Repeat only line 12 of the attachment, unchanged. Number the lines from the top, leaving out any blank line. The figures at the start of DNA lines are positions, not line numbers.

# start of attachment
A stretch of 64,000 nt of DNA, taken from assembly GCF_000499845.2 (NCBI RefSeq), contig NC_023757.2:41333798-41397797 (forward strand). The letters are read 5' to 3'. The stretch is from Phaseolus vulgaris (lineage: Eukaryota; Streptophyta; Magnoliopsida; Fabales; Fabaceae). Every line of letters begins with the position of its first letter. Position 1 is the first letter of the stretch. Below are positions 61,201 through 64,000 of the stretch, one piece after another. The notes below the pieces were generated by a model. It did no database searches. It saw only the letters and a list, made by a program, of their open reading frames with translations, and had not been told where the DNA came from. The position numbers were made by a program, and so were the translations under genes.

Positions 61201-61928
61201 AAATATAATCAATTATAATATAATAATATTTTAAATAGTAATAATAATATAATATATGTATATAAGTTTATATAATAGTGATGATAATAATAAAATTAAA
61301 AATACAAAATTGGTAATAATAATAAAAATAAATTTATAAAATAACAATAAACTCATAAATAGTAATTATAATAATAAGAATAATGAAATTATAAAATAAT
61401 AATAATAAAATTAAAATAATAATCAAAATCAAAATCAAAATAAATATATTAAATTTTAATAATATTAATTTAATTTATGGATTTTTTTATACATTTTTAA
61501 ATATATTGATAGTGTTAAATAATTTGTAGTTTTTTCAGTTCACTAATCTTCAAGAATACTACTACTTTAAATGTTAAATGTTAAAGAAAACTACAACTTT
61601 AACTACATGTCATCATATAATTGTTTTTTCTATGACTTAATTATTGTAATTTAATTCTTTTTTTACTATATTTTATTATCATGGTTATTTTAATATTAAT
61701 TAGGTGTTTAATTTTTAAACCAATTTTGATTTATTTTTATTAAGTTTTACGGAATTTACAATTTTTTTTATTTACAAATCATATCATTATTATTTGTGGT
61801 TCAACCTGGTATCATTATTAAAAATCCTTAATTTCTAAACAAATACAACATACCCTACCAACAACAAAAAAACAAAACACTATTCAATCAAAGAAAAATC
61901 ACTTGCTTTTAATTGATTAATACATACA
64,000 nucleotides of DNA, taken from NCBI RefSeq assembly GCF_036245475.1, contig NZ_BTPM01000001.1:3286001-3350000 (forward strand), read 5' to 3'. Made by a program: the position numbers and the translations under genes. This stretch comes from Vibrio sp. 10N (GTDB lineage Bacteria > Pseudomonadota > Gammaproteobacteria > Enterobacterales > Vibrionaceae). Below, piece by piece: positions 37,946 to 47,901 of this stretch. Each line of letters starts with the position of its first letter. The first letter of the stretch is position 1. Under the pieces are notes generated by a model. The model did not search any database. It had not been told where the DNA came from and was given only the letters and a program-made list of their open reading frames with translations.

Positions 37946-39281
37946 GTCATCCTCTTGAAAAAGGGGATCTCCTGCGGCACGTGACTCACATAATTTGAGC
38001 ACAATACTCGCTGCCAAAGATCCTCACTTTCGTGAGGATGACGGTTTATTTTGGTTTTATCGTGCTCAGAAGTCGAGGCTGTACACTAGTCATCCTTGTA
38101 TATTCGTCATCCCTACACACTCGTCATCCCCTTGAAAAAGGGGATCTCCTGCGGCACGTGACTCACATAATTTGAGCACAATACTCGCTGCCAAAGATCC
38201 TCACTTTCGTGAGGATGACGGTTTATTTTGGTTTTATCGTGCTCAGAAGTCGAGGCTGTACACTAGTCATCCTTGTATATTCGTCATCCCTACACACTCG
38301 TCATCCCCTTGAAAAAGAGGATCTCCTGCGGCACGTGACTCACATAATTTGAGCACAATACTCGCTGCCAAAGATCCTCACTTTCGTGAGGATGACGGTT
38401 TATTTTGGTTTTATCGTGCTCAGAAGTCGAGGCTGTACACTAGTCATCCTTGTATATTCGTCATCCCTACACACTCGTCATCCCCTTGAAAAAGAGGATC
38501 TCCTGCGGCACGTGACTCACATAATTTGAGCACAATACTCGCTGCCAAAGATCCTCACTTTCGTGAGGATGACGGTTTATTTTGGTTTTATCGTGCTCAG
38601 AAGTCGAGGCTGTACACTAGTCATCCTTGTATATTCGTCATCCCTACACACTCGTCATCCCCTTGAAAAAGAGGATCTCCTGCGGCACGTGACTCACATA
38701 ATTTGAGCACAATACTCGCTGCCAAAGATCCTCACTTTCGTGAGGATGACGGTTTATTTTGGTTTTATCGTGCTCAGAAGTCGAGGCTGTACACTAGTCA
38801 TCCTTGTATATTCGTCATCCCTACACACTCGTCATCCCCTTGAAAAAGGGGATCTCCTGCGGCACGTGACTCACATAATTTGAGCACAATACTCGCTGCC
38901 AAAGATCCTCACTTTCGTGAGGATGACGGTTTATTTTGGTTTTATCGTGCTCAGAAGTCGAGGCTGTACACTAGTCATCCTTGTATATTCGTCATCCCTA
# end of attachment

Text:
Positions 37946-39281